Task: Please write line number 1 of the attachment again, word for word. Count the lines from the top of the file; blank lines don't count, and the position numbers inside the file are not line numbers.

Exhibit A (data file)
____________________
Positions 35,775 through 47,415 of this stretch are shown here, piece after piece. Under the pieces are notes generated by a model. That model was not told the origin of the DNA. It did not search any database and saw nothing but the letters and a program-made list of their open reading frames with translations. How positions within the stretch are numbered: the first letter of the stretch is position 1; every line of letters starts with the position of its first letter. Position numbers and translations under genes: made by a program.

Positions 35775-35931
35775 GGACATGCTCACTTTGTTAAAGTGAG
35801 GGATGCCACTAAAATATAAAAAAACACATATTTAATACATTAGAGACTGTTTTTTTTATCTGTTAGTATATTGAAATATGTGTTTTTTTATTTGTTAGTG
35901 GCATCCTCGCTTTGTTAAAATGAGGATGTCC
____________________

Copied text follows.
Positions 35,775 through 47,415 of this stretch are shown here, piece after piece. Under the pieces are notes generated by a model. That model was not told the origin of the DNA. It did not search any database and saw nothing but the letters and a program-made list of their open reading frames with translations. How positions within the stretch are numbered: the first letter of the stretch is position 1; every line of letters starts with the position of its first letter. Position numbers and translations under genes: made by a program.